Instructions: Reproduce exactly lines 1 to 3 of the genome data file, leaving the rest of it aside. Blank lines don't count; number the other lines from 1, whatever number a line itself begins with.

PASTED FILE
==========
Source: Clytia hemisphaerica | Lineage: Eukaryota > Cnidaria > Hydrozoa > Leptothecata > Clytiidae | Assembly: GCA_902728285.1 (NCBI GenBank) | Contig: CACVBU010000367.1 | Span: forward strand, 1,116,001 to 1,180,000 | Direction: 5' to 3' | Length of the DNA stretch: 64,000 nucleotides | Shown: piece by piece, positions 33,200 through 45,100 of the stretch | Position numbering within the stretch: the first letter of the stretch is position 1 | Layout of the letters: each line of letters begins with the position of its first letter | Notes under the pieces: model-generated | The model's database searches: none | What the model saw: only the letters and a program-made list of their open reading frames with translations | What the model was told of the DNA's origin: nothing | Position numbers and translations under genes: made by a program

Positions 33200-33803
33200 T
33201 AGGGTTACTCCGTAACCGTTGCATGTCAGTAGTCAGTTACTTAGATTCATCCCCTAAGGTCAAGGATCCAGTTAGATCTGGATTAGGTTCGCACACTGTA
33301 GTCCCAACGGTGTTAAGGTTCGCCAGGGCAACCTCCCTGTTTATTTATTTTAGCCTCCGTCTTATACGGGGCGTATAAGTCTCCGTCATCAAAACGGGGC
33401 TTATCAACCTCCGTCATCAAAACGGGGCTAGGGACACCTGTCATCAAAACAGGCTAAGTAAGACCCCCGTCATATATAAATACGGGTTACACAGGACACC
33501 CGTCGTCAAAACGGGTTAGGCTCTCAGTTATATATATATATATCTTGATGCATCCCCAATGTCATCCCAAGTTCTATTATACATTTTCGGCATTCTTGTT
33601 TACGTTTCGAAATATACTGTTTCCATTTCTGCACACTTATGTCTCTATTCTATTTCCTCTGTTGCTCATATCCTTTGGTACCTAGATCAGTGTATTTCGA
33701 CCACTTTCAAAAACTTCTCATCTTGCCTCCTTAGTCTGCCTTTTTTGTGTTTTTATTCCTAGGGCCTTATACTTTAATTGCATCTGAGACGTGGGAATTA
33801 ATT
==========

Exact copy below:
Source: Clytia hemisphaerica | Lineage: Eukaryota > Cnidaria > Hydrozoa > Leptothecata > Clytiidae | Assembly: GCA_902728285.1 (NCBI GenBank) | Contig: CACVBU010000367.1 | Span: forward strand, 1,116,001 to 1,180,000 | Direction: 5' to 3' | Length of the DNA stretch: 64,000 nucleotides | Shown: piece by piece, positions 33,200 through 45,100 of the stretch | Position numbering within the stretch: the first letter of the stretch is position 1 | Layout of the letters: each line of letters begins with the position of its first letter | Notes under the pieces: model-generated | The model's database searches: none | What the model saw: only the letters and a program-made list of their open reading frames with translations | What the model was told of the DNA's origin: nothing | Position numbers and translations under genes: made by a program

Positions 33200-33803
33200 T